“Password re-use is a common route in to business systems”, explains Shaw.

Finally and last but not least he warns that for too long the public perception has been that only Windows computers are really at risk of attack. “Don’t forget that smartphones, tablets and many of the connected devices in your businesses are also powerful computers – don’t just concentrate on Windows PCs.” he says.

How it could affect us as individuals?

For the vast majority of us, a Russian cyber attack is unlikely to directly affect our lives unless it’s through a third-party incident e.g. the disruption of the computer systems at a train station or the hacking of the NHS.

The biggest risk for the public, explains Shaw, is the “spray and pray” attacks that Russia favours above all else. To protect ourselves against these attacks there are key techniques we should be employing every day.

1. Always update your software, whether it’s on your smartphone or computer. Don’t leave it for a few weeks or because you can’t be bothered.

2. Install anti-virus software and make sure it’s protecting your entire home. Ensure that your ISP also provides some form of web protection through your WiFi router.

3. Always double-check emails you don’t recognise or that look unfamiliar. Even if it looks like it’s from a friend or company you trust it could contain a malicious link that would render your computer useless.

4. Use a password manager.

The Best Password Managers

Dashlane is in many ways the gold-standard of password managers. It's free to use on a single device and comes with a dizzying array of features. Not only will it generate powerful passwords for you, but it'll automatically save them when you create a new online account. Finally it'll store your credit card information and any secure notes you want kept safe. It's compatible with Touch ID, Face ID and fingerprint readers on Android smartphones.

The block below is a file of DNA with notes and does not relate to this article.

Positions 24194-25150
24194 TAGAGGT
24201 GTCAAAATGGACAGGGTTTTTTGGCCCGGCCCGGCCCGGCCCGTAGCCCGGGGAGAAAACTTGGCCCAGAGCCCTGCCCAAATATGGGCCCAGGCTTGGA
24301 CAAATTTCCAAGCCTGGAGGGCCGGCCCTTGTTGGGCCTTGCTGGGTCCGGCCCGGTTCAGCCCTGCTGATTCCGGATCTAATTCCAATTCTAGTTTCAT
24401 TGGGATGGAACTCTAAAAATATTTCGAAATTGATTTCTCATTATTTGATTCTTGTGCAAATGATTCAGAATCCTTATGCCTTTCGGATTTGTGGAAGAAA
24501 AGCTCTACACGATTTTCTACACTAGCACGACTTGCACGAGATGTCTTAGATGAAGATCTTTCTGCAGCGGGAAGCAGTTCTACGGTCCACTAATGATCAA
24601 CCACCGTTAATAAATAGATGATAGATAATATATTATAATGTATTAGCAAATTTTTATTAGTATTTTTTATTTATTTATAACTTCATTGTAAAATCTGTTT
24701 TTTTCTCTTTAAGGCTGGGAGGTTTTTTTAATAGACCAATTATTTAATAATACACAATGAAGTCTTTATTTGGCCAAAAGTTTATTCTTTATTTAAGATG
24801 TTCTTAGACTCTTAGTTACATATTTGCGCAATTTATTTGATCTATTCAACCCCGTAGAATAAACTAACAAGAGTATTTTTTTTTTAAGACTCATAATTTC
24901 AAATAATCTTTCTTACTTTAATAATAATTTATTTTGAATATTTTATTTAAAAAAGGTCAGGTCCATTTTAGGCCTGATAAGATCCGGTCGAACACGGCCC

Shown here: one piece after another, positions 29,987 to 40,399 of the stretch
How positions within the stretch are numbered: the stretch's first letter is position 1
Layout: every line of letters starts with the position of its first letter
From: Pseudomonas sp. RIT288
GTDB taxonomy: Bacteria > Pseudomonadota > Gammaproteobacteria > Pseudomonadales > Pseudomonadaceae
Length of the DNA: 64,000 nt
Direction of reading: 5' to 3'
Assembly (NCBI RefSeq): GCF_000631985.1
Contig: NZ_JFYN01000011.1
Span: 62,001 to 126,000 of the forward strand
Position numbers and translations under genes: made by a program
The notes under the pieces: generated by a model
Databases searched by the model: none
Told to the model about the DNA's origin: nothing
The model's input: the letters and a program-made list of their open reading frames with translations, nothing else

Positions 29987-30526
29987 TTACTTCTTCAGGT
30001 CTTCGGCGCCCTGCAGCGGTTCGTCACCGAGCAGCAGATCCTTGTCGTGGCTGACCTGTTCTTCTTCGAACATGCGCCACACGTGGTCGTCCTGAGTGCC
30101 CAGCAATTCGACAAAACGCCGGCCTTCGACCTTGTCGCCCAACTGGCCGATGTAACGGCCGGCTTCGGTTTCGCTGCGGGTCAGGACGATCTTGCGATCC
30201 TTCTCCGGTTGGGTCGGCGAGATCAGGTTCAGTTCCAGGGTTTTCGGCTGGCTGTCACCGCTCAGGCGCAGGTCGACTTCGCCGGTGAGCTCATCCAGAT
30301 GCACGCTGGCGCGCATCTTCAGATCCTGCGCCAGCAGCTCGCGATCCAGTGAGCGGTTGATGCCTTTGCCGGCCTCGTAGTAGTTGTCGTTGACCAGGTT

Price: Free (1 device)/$39.99 per year (unlimited devices)
1Password is for those that use lots of devices across lots of different operating systems. It will work with literally anything. It offers many of the same options as Dashlane but also boasts an array of browser plug-ins that will let you access your passwords through Chrome, Safari or Firefox and log in automatically. No it's not free but its basic package is cheaper than Dashlane and supports one account on all your devices. It too supports fingerprint and Face ID logins.
Price: $2.99 per month (Unlimited devices)
Keeper Security
Keeper Security
Keeper might not look as swanky as the others but it's by far and away the best one for business users. It lets you record your previous passwords and see when any and all changes have been made to the account. Finally, Keeper also supports physical security keys letting you add another layer of protection in addition to your master password and fingerprint sensor.
Price: £20.99 per year (unlimited devices)
Finally, there's LastPass. Looking like Netflix for your cybersecurity this free password manager has the simplest layout and offers solid basic password management if you're after a no-frills approach. LastPass offers by far the best value of all three giving you free access to the apps basic password storage on an unlimited number of devices. It then offers a premium category if you're looking to add secure file storage or the ability to use physical security keys.
Price: Free (Unlimited devices)/$2 per month